Traders are spending 24% much less time pitch decks in 2022, in comparison with 2021. On common, you’ve just below three minutes to persuade them to take a gathering with you. In reality, for decks that fail to lift funding, traders hand over in simply 2 minutes and 13 seconds. That’s not plenty of time to make a primary impression, so that you’ve received to make it rely.
It’s fairly uncommon that I get to speak to somebody who’s as large of a pitch deck nerd as I’m, however once I was lastly capable of nerd out with the analysis lead at DocSend, how might I not? We go deep into what the information tells us about what makes a pitch deck profitable, and indicators for what works much less properly.
The largest pattern change in how traders are pitch decks is that traders are spending rather a lot much less time on slides total, however the place that point is spent is shifting.
“This yr, we all know that traders are spending much less and fewer time on pitch decks. That’s not essentially shocking: The variety of hyperlinks to pitch decks despatched out has gone up, and the time spent on decks is staying very low,” explains Justin Izzo, analysis lead for DocSend. “What’s shocking to me is that we all know that the product and enterprise mannequin sections of decks are actually the place traders favored to lean in, particularly for firms on the early levels. However traders have nearly halved their time spent on these sections on the pre-seed degree. Traders are nonetheless giving scrutiny to those sections, however they’re doing it a lot extra shortly than ever earlier than. So founders have to actually suppose deeply about their enterprise, however talk briefly.”
One of many greatest shifts is that traders spend much more time on what DocSend describes as the aim of a startup slide — the “why are you doing this” a part of the story.
“Founders have to actually suppose deeply about their enterprise, however talk briefly,” laughs Izzo, “I wish to name it ‘compelling brevity.’ It isn’t simple to do, thoughts you, however it’s what founders must be striving for.”
The third-longest-viewed part is the Firm Goal part (after the product and enterprise mannequin sections), however Izzo factors out that this part is often solely a really small a part of the slide deck, usually only a line or two of textual content on slides one or two of the deck.
“Often it’s one sentence, a pointed and well-balanced assertion of what the corporate is. We often see that on the very entrance of the deck, usually on the intro slide. What was surprising to me once I first began our newest dataset, was that over the previous couple of years, it’s been form of middling when it comes to viewing instances,” says Izzo. “This yr, it actually shot up, and traders are usually utilizing this part as a form of gatekeeper. They wish to know at a look whether or not this firm has a motive to exist earlier than even going by the remainder of the deck.”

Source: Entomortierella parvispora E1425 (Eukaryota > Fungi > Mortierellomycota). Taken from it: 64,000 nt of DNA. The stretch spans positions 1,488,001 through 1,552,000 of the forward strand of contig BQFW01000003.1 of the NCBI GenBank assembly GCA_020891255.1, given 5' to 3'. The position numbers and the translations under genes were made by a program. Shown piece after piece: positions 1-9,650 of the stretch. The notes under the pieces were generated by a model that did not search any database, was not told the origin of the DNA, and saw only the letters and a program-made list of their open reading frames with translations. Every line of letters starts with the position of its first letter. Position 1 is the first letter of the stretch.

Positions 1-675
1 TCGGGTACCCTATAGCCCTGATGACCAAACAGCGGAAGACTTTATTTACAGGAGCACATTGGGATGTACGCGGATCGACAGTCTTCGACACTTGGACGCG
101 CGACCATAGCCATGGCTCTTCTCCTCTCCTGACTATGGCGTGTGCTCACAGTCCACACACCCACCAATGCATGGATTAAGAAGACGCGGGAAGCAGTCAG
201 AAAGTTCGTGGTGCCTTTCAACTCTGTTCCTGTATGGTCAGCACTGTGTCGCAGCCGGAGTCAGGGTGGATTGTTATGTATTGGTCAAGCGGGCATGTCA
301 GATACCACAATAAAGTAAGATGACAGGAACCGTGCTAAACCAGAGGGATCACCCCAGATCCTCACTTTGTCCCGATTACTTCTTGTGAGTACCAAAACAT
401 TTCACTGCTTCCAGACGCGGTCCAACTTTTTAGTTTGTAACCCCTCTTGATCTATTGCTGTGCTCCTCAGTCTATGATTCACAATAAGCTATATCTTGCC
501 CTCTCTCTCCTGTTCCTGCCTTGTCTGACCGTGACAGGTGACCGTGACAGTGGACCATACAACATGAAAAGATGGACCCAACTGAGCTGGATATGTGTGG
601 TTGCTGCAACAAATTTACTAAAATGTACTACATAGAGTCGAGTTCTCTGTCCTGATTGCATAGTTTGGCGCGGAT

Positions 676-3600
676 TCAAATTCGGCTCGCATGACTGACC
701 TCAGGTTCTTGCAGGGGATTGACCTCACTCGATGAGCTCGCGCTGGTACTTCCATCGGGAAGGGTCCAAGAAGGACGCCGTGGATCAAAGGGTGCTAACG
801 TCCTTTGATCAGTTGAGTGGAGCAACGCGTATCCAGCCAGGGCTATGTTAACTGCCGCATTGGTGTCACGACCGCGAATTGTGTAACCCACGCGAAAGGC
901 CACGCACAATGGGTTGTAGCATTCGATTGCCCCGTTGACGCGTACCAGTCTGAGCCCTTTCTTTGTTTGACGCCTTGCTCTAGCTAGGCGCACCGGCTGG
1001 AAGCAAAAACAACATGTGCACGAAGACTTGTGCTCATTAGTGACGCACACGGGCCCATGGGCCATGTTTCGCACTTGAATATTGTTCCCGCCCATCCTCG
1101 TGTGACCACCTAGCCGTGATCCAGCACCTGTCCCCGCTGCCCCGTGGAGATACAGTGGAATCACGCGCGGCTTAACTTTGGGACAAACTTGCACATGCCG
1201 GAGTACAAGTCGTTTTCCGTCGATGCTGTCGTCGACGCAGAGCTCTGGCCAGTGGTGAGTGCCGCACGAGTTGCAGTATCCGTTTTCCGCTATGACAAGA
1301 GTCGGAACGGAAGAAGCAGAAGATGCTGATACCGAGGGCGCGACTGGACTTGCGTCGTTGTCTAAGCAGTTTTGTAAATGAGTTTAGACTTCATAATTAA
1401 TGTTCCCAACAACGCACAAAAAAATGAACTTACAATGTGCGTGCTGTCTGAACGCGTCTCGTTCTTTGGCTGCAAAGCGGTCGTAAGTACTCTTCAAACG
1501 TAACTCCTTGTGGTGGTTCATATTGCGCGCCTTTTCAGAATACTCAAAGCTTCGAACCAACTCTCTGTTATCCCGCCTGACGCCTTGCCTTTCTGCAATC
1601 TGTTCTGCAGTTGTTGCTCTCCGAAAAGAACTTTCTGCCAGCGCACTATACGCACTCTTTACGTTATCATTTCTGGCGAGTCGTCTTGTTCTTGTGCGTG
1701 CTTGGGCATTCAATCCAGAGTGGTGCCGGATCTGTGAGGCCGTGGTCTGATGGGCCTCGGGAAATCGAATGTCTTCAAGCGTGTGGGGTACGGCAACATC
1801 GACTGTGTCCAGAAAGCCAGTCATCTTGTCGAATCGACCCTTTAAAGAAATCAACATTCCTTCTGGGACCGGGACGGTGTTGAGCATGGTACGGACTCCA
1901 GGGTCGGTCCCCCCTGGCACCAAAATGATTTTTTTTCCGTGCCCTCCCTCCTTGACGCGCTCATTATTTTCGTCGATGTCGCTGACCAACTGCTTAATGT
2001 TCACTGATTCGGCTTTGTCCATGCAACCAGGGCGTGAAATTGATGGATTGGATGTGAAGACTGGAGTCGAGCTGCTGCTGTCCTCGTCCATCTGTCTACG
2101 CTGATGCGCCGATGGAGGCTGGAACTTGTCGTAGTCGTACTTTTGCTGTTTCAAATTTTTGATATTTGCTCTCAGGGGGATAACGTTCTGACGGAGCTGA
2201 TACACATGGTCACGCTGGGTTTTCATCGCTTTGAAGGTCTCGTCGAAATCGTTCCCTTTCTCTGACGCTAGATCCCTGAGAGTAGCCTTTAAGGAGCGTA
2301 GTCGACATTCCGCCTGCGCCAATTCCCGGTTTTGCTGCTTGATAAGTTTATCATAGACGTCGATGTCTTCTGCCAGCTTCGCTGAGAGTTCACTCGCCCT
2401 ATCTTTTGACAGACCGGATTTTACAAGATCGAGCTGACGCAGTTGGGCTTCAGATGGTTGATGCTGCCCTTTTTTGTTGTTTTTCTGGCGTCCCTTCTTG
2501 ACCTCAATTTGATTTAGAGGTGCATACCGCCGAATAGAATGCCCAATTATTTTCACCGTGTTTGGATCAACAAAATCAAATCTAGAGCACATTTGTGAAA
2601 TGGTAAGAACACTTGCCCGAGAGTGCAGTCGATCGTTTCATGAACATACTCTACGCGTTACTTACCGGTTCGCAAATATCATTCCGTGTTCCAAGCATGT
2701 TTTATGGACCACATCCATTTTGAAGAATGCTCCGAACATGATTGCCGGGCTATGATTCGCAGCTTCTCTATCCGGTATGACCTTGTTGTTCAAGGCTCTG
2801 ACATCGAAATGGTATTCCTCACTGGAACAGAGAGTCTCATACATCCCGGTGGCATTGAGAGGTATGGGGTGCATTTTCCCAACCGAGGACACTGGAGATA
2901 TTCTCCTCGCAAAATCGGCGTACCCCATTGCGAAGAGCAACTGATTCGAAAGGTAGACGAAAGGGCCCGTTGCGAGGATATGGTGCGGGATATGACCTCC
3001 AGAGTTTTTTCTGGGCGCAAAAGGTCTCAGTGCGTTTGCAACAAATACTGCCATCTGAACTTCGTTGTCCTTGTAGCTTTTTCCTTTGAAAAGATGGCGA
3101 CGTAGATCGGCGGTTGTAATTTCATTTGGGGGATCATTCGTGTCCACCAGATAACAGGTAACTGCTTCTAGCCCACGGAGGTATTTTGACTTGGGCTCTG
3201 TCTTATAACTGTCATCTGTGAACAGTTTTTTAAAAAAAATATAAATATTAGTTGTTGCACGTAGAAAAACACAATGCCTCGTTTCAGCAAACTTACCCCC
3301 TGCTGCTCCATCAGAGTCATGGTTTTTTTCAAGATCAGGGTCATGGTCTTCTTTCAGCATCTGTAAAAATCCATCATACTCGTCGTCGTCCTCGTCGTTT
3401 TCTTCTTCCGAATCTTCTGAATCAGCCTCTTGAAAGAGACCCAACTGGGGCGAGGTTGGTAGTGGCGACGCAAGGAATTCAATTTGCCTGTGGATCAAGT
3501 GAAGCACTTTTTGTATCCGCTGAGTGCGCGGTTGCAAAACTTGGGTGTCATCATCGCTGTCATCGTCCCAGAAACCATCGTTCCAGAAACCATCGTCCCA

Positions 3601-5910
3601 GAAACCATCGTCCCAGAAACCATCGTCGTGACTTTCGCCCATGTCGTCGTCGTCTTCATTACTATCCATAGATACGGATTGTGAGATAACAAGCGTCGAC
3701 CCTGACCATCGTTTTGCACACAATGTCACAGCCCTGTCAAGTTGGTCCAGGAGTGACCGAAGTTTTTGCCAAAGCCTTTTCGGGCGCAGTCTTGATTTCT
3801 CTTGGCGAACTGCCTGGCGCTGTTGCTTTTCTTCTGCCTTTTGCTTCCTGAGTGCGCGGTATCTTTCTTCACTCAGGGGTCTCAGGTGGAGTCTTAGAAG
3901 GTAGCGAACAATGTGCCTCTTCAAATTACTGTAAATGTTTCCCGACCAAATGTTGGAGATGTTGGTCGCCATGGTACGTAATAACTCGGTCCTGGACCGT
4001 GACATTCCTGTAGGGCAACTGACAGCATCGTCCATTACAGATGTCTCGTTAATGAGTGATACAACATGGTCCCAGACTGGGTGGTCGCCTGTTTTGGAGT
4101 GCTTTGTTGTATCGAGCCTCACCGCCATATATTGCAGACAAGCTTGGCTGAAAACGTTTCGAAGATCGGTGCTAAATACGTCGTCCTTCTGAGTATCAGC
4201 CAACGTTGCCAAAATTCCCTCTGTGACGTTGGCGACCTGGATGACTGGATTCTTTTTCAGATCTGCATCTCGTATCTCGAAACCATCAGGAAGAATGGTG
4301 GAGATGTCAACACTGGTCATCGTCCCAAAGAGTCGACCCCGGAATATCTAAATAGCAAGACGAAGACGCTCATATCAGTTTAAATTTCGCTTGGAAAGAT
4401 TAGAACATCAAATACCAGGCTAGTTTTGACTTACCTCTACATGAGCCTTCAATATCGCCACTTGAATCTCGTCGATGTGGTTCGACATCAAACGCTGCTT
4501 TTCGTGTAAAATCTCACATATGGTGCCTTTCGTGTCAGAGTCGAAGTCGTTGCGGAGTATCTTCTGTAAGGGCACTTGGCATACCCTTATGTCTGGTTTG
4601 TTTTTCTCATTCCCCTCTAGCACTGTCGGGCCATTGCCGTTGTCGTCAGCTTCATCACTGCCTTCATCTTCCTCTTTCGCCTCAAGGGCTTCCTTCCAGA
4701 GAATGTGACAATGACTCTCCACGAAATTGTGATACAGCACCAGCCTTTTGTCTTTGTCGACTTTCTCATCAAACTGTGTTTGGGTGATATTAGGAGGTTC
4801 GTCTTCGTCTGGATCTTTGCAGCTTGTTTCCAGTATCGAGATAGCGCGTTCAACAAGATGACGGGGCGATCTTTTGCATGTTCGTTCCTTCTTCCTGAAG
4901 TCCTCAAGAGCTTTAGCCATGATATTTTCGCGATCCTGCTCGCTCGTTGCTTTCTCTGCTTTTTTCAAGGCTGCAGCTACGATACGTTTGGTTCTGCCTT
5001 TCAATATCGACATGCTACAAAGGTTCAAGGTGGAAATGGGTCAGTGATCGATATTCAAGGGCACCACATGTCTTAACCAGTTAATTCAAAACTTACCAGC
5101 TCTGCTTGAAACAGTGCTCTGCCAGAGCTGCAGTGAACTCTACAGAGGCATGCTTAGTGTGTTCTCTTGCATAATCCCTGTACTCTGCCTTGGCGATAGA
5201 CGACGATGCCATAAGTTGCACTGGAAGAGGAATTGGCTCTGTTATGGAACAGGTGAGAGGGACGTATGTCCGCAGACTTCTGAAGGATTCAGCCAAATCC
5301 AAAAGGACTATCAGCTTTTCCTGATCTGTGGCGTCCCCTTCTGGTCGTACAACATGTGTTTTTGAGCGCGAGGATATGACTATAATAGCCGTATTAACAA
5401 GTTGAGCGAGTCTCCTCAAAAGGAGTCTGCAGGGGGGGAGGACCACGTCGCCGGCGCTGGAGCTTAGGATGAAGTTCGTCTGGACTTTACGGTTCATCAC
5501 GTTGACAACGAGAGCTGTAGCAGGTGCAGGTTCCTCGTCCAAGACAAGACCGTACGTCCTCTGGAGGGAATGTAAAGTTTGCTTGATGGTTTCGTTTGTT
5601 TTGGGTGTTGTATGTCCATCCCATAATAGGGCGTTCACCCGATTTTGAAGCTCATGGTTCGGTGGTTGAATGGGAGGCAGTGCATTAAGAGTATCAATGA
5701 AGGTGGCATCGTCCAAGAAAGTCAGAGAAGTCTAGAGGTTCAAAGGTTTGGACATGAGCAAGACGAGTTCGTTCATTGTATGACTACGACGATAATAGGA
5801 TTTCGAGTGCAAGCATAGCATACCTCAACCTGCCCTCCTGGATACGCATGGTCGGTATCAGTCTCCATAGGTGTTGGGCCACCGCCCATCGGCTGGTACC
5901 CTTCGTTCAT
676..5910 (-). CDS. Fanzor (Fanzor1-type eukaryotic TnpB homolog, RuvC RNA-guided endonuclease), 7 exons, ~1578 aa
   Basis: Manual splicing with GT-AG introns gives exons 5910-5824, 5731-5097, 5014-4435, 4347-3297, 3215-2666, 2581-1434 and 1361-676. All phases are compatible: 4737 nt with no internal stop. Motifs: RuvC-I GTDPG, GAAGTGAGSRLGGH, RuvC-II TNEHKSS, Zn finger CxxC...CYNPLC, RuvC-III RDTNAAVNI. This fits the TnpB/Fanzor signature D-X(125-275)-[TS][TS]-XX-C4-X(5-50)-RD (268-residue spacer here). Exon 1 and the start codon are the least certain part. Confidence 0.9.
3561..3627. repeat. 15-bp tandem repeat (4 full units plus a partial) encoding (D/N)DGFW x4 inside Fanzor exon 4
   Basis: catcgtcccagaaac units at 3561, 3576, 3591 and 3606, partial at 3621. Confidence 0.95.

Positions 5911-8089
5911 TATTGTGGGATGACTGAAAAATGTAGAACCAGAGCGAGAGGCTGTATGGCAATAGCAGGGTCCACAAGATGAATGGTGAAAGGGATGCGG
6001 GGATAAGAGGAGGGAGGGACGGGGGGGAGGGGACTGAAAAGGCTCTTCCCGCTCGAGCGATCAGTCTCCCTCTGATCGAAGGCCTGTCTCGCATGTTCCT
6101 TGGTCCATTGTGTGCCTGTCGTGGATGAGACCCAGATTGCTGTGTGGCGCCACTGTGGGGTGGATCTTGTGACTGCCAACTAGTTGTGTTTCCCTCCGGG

That makes plenty of sense; a enterprise function assertion is commonly formulated as “Venmo for Fundraising” or “Remodel buyer experiences with human-centered AI” or “Subject-tracking SaaS for Bodily Product Builders.” By the way, these are all actual examples from our Pitch Deck Teardown collection. The nice factor is that traders can use these statements to see if the funding would possibly probably be a great match with their funding thesis. Should you don’t spend money on SaaS, or if you happen to don’t care about fintech, or if you happen to couldn’t give a crap about buyer help — that turns into a really fast filter to offer a startup group a “no,” without having to go deep on product, group or market measurement.
“It’s whether or not founders can talk a imaginative and prescient and specificity however what their firm does, in in a compelling manner. As a result of if you are able to do that, you understand, you’re hooking traders, you’re displaying that there’s this thesis match, after which that will get traders prepared, you understand, primed to learn the remainder of their story,” says Izzo. “And you understand, doing this in a sentence, sentence and a half or one thing like that, is difficult to do. However we’re seeing it turns into a lot extra necessary for early-stage founders.”
Slides in profitable versus unsuccessful decks
The DocSend group analyzed 320 decks and checked out which slides have been current in every. The one slide that was out there in 100% of decks, each profitable and unsuccessful, was Crew, however from there, issues begin various a bit.
Probably the most attention-grabbing distinction between profitable and unsuccessful decks is the slides which can be lacking; I used to be shocked that solely a couple of quarter of startup decks had financials (belief me on this one, you actually need an working plan), however I used to be unsurprised that not one of the failed decks had financials.
The opposite large distinction is competitors slides; all decks ought to have an outline masking the aggressive panorama.
“The very first thing that’s lacking is commonly a contest slide. Founders usually don’t suppose to incorporate it, or after they do, they’re utilizing it as a not-so-subtle indicator that there is no such thing as a competitors,” laughs Izzo. “I all the time inform them to incorporate some form of evaluation of different gamers within the area, nonetheless you outline that area.”
DocSend’s group created a fundraising playbook of kinds, and a “state of the union” report for fundraising, evaluating the shifts from 2021 to 2022, which makes for a captivating in-depth learn to tell the way you’re your fundraising course of.